On May 16, 1997 the Clinton Administration issued a formal apology for the Tuskegee Experiment. During the ceremony, Tuskegee University was gifted a $200,000 grant to help establish a center for bioethics. The TU National Center for bioethics in research and health care was to be part of a lasting memorial to the Tuskegee Experiment’s victims. I recently read the Belmont Report after visiting the center’s website. Produced in 1979, the report proposes three core principles – autonomy, benevolence and justice – that should “underlie the conduct of biomedical and behavioral research involving human subjects.” The first principle, autonomy acknowledges that individuals should be treated as autonomous agents, capable of making decisions for and about themselves. “Application of general principles to the conduct of research leads to the consideration of requirements.” One requirement I will briefly discuss is informed consent. Informed consent has three components – information, comprehension, and voluntariness. Again in the context of medical research with human subjects, individuals must be presented with truthful and relevant information, this information needs to be present in a way that is comprehendible to the study participant and this individual must be given the opportunity to make their choice – free from both incentive and coercion.

In the experiment that was the past three years, but specifically where the vaccines are concerned, I’d argue most could not truly give their informed consent. Information, especially about the dangers of these products and platforms, was given selectively, slantedly, begrudgingly or sometimes not given at all. Without this information, comprehension was not total thus compromising the integrity of consent. And by no means was the environment free of incentives or coercion – not with free donuts, shot lotteries, and every talking head parroting the tagline “safe and effective” over and over and over again. Let alone the mandates. Given that much of this influence was shaped by our government and public health officials, the latter of which should know better because of the core principles established in the Belmont Report, can we truly say these individuals and institutions were behaving ethically? I don’t believe so.

     During the pandemic, the rhetoric shaped our response, and the sloganeering was superb – “stay home and stay safe”, “together but apart”, “build back better”, “safe and effective!” These taglines made the chaos digestible and our path forward deterministic. Good little soldiers, we all did our part to perpetuate the fear and derision of anyone courageous or brazen enough to be a skeptic. If you dared voice your concerns, you were deserving of being pilloried for not being an expert. It seems so strange to me to live during an era where one of the buzz words of the day is accessibility and yet, simultaneously, the rhetoric when it came to Covid was, unless you are a virologist, vaccinologist, or immunologist, you really have no right to an opinion. And yet, this condescension again, directly contradicts the principle of autonomy that all doctors, researchers, and public health officials are required (at least in principle) to respect.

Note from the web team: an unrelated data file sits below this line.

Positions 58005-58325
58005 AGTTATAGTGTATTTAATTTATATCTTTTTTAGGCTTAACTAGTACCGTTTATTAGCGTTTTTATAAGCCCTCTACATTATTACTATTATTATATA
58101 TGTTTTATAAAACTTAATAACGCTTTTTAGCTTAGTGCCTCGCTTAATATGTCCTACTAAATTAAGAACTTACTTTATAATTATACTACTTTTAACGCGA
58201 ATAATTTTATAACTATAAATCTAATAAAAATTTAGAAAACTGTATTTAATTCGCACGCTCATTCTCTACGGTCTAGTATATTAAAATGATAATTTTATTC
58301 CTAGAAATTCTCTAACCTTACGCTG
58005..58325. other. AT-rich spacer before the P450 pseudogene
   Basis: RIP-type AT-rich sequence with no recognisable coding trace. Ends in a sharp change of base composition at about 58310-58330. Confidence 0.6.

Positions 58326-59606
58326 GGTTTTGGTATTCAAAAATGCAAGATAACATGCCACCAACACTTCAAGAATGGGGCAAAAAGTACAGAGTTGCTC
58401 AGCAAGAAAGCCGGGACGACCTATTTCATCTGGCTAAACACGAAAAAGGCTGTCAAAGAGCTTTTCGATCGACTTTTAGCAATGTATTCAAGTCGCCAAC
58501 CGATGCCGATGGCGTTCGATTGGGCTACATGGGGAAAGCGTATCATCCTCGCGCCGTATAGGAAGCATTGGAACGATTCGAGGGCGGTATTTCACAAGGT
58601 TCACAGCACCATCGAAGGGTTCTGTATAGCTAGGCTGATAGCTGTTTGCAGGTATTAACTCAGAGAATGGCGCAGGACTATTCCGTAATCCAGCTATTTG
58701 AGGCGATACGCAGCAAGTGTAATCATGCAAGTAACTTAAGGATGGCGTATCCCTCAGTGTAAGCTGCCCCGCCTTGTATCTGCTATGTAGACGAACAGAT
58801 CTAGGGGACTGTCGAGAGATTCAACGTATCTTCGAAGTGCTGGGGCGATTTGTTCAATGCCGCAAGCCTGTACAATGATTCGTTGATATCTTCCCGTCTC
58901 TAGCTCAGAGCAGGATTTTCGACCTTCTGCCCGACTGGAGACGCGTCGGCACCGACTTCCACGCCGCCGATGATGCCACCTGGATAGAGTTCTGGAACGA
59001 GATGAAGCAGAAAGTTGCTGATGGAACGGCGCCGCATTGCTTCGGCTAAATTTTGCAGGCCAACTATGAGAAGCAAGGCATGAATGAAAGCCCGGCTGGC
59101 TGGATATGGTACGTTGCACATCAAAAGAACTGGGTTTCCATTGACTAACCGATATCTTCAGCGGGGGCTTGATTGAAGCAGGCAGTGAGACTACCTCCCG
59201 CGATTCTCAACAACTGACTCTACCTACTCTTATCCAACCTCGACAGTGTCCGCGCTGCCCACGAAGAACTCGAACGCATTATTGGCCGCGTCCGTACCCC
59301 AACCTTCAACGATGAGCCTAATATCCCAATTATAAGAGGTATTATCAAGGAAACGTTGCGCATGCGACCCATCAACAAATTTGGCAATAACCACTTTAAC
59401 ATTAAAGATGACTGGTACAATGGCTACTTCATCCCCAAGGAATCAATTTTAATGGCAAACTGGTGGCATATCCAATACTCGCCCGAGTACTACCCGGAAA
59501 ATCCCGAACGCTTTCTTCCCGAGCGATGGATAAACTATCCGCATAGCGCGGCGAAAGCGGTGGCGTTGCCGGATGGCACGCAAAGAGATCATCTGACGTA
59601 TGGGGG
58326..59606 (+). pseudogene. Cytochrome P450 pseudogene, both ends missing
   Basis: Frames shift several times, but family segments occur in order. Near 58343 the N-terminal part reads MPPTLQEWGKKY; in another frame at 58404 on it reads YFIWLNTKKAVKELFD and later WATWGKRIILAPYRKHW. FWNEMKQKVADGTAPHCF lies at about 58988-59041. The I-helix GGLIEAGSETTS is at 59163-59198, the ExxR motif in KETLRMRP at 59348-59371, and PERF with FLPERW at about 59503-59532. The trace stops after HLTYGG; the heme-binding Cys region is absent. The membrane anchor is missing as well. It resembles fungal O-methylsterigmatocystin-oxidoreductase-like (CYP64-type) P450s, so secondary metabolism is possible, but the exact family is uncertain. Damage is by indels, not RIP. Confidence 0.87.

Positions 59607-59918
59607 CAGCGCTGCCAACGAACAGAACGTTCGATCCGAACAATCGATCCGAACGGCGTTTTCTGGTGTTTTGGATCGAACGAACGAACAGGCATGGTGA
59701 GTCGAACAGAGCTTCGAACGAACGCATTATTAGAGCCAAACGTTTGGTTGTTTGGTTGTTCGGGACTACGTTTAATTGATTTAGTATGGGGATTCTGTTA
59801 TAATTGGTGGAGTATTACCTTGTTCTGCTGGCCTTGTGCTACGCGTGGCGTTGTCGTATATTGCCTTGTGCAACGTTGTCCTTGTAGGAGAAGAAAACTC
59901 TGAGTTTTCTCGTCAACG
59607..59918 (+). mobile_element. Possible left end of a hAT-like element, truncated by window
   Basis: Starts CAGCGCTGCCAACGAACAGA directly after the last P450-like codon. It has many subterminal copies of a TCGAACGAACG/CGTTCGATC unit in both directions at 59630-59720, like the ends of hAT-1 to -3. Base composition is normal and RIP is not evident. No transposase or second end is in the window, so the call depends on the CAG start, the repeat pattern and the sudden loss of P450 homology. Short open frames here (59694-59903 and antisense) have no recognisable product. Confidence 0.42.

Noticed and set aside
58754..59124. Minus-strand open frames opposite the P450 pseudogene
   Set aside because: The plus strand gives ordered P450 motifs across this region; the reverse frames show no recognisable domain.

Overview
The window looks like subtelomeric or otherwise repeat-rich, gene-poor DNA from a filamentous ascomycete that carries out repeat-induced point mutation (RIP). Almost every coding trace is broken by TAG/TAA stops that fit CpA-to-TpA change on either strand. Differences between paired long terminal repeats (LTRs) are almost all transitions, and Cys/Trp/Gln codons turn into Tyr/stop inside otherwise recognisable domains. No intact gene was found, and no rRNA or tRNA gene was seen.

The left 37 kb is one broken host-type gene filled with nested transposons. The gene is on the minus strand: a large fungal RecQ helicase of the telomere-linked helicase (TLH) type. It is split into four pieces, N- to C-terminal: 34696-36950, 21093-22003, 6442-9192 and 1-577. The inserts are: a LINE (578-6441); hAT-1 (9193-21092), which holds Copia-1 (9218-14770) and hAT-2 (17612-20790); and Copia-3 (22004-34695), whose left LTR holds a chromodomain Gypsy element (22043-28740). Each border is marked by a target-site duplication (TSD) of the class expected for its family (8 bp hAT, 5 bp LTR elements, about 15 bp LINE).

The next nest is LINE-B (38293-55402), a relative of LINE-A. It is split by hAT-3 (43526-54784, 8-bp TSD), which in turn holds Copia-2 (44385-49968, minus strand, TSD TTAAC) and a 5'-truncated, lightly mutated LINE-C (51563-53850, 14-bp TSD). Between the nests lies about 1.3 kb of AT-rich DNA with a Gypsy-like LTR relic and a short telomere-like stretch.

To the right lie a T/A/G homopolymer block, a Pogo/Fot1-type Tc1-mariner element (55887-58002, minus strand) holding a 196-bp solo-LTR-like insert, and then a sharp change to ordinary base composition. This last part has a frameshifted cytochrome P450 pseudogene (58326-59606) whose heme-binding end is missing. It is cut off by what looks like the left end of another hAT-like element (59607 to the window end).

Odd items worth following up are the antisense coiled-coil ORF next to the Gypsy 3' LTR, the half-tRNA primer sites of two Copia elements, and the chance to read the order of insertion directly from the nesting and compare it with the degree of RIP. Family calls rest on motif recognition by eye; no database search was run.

The rhetoric of the pandemic was beyond patronizing. Not only did we demonize people for wanting to be informed, we convinced people that they were undeserving of the right to make up their own minds. Discouraged from doing our due diligence, we dutifully dispelled our disquiet, doubting our own eyes and intuition. We should have listened to ourselves. Instead, we abdicated our responsibility to make ethical judgements and were swept up with the madness of the crowd. We listened when told to stay home to flatten the curve. We social distanced and wore masks, set up barriers and sanitizing stations. We closed our boarders, our businesses and our schools. We cancelled sporting events, ceremonies, graduations, funerals, weddings, birthdays, holidays and other important celebrations. And all the God damn Zoom calls! We counted cases on constantly updating chyrons and instituted curfews and the mandates. And when we were told those who resisted even these measures – the unvaccinated – were prolonging our suffering by their unwillingness to take an experimental product, we attempted (and in many countries, succeeded) in barring them from public life. Was this ethical? After all, they were merely practicing their voluntary right to refuse, despite the heavy consequences constructed around them. The rhetoric about the vaccine injured is worse yet, when their plight is acknowledged at all. “Well that type of event is rare” or “maybe it’s just anxiety” are platitudes that give little comfort to the relatives of the dead or those suffering from new or worsening health conditions, and mounting debt and frustration at being gaslit and ignored.